Crowdsourcing Approaches for Smart City Open Data Management

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A wide-scale bottom-up approach to the creation and management of open data has been demonstrated by projects like Freebase, Wikipedia, and DBpedia. This talk explores how to involving a wide community of users in collaborative management of open data activities within a Smart City. The talk discusses how crowdsourcing techniques can be applied within a Smart City context using crowdsourcing and human computation platforms such as Amazon Mechanical Turk, Mobile Works, and Crowd Flower.

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  • 1. Crowdsourcing Approaches forSmart City Open Data ManagementEdward Curry & Adegboyega OjoInsight @ NUI Galwayed.curry@insight-centre.orgwww.edwardcurry.org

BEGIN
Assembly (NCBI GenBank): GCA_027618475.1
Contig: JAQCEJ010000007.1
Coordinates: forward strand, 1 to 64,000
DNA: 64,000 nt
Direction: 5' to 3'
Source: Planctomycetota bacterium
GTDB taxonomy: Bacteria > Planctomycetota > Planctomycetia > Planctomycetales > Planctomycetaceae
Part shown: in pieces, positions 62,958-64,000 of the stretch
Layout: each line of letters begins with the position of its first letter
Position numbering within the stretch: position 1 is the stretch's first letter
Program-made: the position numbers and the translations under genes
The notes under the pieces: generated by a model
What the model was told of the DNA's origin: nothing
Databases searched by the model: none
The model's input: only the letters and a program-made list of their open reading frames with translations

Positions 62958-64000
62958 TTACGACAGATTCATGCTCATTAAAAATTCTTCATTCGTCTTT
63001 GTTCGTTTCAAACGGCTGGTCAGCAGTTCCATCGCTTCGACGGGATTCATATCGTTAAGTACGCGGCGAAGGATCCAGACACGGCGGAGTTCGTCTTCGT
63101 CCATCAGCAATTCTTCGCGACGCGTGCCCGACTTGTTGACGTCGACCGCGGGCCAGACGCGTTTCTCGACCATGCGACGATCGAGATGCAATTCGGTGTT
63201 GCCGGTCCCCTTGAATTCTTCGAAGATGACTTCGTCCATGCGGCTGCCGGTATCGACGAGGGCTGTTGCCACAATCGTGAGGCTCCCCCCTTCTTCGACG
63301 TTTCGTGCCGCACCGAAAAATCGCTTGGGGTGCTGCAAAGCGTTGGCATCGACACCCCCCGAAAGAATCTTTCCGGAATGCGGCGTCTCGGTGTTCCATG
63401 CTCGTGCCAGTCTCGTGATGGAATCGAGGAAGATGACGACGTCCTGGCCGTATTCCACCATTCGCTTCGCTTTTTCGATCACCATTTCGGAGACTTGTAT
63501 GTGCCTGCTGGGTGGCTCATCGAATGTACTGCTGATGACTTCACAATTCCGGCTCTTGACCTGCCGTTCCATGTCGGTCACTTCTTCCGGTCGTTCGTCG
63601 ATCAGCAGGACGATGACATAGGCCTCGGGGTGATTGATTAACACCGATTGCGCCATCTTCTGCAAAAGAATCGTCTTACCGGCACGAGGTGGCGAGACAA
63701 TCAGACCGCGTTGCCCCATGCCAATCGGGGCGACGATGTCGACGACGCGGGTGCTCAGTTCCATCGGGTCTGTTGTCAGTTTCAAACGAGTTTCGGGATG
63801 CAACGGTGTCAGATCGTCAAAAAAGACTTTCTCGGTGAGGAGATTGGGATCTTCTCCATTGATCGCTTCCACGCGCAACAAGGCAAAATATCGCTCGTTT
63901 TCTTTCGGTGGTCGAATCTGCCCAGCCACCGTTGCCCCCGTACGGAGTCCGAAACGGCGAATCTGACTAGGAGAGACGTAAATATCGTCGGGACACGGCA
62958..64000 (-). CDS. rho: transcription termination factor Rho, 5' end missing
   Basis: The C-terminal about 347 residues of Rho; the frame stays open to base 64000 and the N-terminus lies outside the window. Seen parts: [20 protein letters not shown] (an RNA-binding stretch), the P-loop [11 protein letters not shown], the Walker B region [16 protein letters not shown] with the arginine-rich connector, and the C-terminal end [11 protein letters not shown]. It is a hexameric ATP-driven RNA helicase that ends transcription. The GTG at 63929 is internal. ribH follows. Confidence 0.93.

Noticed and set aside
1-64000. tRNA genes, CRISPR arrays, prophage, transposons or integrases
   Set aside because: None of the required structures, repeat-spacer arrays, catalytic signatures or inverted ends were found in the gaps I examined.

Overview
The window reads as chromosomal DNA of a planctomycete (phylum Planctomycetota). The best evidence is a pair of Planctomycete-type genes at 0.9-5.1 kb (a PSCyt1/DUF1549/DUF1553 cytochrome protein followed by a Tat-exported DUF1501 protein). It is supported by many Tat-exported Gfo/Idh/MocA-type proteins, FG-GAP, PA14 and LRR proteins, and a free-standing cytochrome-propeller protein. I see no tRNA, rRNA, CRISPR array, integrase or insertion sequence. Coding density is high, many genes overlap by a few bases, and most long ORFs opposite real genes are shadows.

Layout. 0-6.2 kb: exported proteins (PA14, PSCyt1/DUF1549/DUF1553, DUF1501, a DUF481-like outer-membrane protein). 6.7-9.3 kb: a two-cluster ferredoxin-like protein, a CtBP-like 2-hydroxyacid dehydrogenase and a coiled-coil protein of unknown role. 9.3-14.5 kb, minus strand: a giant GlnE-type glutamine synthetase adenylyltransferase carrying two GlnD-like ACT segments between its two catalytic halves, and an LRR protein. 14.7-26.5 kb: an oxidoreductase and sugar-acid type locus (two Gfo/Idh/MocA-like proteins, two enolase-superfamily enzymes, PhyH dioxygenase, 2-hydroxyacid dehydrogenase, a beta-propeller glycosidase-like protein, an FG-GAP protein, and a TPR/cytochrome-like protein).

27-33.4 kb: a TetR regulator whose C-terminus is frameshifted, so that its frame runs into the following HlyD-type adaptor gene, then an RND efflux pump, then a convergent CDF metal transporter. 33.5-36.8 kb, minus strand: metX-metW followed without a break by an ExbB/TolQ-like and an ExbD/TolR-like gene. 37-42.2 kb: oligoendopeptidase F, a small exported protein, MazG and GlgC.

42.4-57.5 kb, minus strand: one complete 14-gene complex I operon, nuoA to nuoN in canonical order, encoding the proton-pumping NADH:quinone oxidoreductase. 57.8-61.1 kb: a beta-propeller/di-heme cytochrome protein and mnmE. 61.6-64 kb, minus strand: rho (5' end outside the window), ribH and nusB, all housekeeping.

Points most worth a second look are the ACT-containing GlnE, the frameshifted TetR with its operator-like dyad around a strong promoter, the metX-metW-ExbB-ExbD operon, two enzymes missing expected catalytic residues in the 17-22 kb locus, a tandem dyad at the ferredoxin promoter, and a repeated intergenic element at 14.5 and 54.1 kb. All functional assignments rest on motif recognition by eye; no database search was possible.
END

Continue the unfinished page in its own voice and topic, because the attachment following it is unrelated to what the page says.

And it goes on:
2. About Me Researcher in both ComputerScience and InformationSystems Green and Sustainable ITResearch Group Leader inDERI/Insight NUI Galway 3. Some BackgroundMulti-year research on stateof research and practice ofsmart cities to inform NextGeneration Smart City Designand PolicyPart of an International Smart CitiesResearch/Practice Consortiumcomposed of international researchteams from the US, Canada, Mexico,Colombia, China and Ireland. 4. Designing Next Generation Smart CityInitiatives - SCIDOjo, A., Curry, E., and Janowski, T. 2014. Designing Next Generation Smart City Initiatives - HarnessingFindings And Lessons From A Study Of Ten Smart City Programs, in 22nd European Conference onInformation Systems (ECIS 2014) 5. Open Data as a Smart City ImitativeOjo, A., Curry, E., and Sanaz-Ahmadi, F. 2015. A Tale of Open Data Innovations in Five SmartCities, in 48th Annual Hawaii International Conference on System Sciences (HICSS-48) 6. Open Data Powering Smart CitiesEconomy Energy Environment EducationHealth &WellbeingTourism Mobility Grovenance 7. An Open Innovation EconomyInitial findings of the study are consistent andsupport the notion of an open data orientedsmart city as an:Open Innovation EconomyWe are now investigating Crowdsourcing as ameans of increasing Citizen engagement andparticipation within a smart citys openinnovation ecosystem 8. Introduction to Crowdsourcing Coordinating a crowd (a large group of workers)to domicro-work (small tasks) that solves problems (thatcomputers or a single user cant) A collection of mechanisms and associatedmethodologies for scaling and directingcrowd activities to achieve goals Related Areas Collective Intelligence Social Computing Human Computation Data MiningA. J. Quinn and B. B. Bederson, Human computation: a survey and taxonomy of a growing field, inProceedings of the 2011 Annual Conference on Human Factors in Computing Systems, 2011, pp. 14031412. 9. 9Crowdsourcing Landscape 10. When Computers Were Human Maskelyne 1760Used human computers tocreated almanac of moonpositions Used for shipping/navigationQuality assurance Do calculations twice Compare to third verifierD. A. Grier, When Computers Were Human, vol.13. Princeton University Press, 2005. 11. When Computers Were Human 12. Audio Tagging - Tag a Tune 13. Image Tagging - Peekaboom 14. Protein Folding - Fold.it/ 15. ReCaptcha OCR ~ 1% error rate 20%-30% for 18th and 19thcentury books 40 million ReCAPTCHAsevery day (2008) Fixing 40,000 books a day 16. Enterprise Examples Categorize millions of products on eBays catalogwith accurate and complete attributes Combine the crowd with machine learning tocreate an affordable and flexible catalog qualitysystem Understanding customer sentiment for launchof new product around the world. Implemented 24/7 sentiment analysis systemwith workers from around the world. 90% accuracy in 95% on content 17. Spatial Crowdsourcing Spatial Crowdsoucring requires a person to travel to alocation to preform a spatial task Helps non-local requesters through workers in targeted spatiallocality Used for data collection, package routing, citizen actuation Usually based on mobile applications Closely related to social sensing, participatory sensing, etc. Early example Ardavark social search 18. SensingCredits: Albany Associates, stuartpilrow, Mike_n (Flickr)Computation ActuationHuman PoweredSmart CitiesLeverages human capabilities in conjunctionwith machine capabilities for optimizingprocesses in the cyber-physical-socialenvironments 19. Citizen Sensorshumans as citizens on the ubiquitous Web, acting assensors and sharing their observations and views Sheth, A. (2009). Citizen sensing, social signals, and enriching humanexperience. Internet Computing, IEEE, 13(4), 87-92.Air Pollution 20. Crisis Response 21. Citizens as Sensors 22. Haklay, M., 2013, Citizen Science and Volunteered Geographic Information overview and typology of participation in Sui,D.Z., Elwood, S. and M.F. Goodchild (eds.), 2013. Crowdsourcing Geographic Knowledge: Volunteered GeographicInformation (VGI) in Theory and Practice . Berlin: Springer.23 23. Human vs Machine AffordancesHuman Visual perception Visuospatial thinking Audiolinguistic ability Sociocultural awareness Creativity Domain knowledgeMachine Large-scale datamanipulation Collecting and storinglarge amounts of data Efficient data movement Bias-free analysisR. J. Crouser and R. Chang, An affordance-based framework forhuman computation and human-computer collaboration, IEEETrans. Vis. Comput. Graph., vol. 18, pp. 28592868, 2012. 24. Generic ArchitecturePlatform/Marketplace(Publish Task, Task Management)WorkersRequestors1.2.4.3. 25. Platforms and Marketplaces 26. Core Design QuestionsGoalWhatWorkers Who Why IncentivesHowProcessMalone, T. W., Laubacher, R., & Dellarocas, C. N.Harnessing crowds: Mapping the genome of collective intelligence. MIT Sloan Research Paper 4732-09, (2009). 27. Setting up a Crowdsourcing Process1 Who is doing it? Hierarchy (Assignment), Crowd (Choice)2 Why are they doing it? Money ($$), Glory (reputation/prestige), Love (altruism, socialize,enjoyment), Unintended by-product (e.g. re-Captcha, captured inworkflow), Self-serving resources (e.g. Wikipedia, product/customerdata), Part of their job description Determine pay and time for each task Marketplace: Delicate balance (Money does not improve quality but can increaseparticipation) Internal Hierarchy: Engineering opportunities for recognition: Performance review, prizes fortop contributors, badges, leaderboards, etc.3 What is being done? Creation Tasks: Create/Generate/Find/Improve/ Edit / Fix Decision (Vote) Tasks: Accept/Reject, Thumbs up / Down, Vote4 How is it being done? Identify the workflow: Integrate in workflow (rating algorithm) Identify the platform (Internal/Community/Public) Identify the Algorithm (Data quality, Image recognition, etc.) 28. Summary29Analytics &AlgorithmsEntity LinkingData FusionRelation ExtractionHumanComputationRelevance JudgmentData VerificationDisambiguationBetter DataInternal Community- Domain Knowledge- High Quality Responses- TrustableWeb DataDatabasesSensor DataProgrammers ManagersExternal Crowd- High Availability- Large Scale- Expertise Variety 29. References & Further Information Ojo, A., Curry, E., and Janowski, T. 2014. DesigningNext Generation Smart City Initiatives - HarnessingFindings And Lessons From A Study Of Ten Smart CityPrograms, in 22nd European Conference on InformationSystems (ECIS 2014) Ojo, A., Curry, E., and Sanaz-Ahmadi, F. 2015. A Taleof Open Data Innovations in Five Smart Cities, in 48thAnnual Hawaii International Conference on SystemSciences (HICSS-48) Curry, E., Freitas, A., and ORiin, S. 2010. The Role ofCommunity-Driven Data Curation for Enterprises, inLinking Enterprise Data, D. Wood (ed.), Boston, MA:Springer US, pp. 2547.